The companies behind the R4 Rural Resilience Initiative weather-index microinsurance pilot program, which is currently operating in Ethiopia but plans to expand, have announced that the first successful payout to policyholders has been successfully made. Over 1,800 farmers in seven villages experienced drought conditions that triggered a payout under the terms of their index-based insurance policies. Each gets a share of the total payout of $17,392.
“The recent payouts show how even the poorest communities in Ethiopia can benefit from insurance when implemented through innovative programs such as HARITA,” says Christina Ulardic, Head of Market Development Africa for Swiss Re’s Corporate Solutions business. “Swiss Re is proud to be associated with this groundbreaking initiative and, together with its partners, is committed to helping build a viable risk transfer market in Africa.”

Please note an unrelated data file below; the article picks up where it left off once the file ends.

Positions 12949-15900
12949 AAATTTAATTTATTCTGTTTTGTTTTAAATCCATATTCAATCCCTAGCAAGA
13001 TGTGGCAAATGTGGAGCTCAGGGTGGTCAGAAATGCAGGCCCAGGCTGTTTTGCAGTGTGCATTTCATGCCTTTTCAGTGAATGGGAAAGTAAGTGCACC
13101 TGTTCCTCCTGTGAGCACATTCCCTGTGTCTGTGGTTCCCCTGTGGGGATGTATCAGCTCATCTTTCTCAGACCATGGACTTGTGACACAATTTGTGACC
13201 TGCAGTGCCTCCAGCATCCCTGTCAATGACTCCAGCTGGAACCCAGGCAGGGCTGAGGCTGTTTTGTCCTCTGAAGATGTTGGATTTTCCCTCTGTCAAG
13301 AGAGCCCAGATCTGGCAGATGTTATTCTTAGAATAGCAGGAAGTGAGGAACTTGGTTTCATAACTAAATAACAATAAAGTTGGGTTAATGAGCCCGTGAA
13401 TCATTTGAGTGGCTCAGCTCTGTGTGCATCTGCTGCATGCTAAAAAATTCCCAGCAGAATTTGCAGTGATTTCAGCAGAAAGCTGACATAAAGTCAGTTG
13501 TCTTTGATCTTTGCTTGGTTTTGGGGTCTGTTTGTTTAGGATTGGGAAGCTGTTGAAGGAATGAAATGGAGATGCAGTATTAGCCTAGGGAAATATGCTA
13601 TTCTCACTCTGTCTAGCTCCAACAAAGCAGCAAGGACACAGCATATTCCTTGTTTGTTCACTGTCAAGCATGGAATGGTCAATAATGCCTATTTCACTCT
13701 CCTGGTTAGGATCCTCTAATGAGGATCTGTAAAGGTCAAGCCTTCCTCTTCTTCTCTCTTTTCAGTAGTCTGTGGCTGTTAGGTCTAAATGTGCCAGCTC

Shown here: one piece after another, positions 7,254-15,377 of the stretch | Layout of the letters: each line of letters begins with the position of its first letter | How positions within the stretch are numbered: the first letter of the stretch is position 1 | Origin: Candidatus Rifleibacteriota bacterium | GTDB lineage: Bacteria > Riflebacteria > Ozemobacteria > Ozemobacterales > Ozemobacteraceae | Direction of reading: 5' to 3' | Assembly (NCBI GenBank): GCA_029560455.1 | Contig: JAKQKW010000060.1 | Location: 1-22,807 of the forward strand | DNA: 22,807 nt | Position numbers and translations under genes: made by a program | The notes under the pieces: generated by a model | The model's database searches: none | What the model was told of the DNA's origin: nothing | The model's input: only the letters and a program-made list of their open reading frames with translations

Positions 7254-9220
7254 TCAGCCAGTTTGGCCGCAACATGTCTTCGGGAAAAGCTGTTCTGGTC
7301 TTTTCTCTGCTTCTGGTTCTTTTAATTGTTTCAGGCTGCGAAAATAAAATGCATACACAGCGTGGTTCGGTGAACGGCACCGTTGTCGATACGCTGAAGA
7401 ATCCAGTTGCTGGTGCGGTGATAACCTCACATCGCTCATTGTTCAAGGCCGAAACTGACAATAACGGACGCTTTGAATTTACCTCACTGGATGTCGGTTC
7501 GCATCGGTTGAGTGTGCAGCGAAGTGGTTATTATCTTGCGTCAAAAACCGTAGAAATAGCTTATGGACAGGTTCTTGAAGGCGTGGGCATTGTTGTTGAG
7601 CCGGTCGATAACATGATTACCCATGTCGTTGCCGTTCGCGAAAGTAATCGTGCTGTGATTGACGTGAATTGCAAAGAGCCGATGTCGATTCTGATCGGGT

The microinsurance program is another example of a successful weather-index based scheme which aims to help rural farmers recover from extreme weather conditions. While perhaps not covering the total loss, the payouts enable farmers to keep up with loan repayments from microfinance organisations and so be able to continue farming and feeding themselves and their families.
“Last season the rain was bad and we didn’t produce what we had hoped for,” said Gebre Kiros Teklehaimanot, a policyholder. “So the payment is good for us. We know it won’t cover all our losses, but for me, at least, I can cover the loan I took to buy fertilizers. I am still a big believer in insurance and will go back to my village and encourage others who did not register last year.”
“If the insurance helps farmers cover fertilizer loans in the worst years, farmers could use these loans to increase yields in the rest of the years. This has the potential to really improve a farmer’s situation,” said Daniel Osgood, an economist at the International Research Institute for Climate and Society, one of the partners in the program.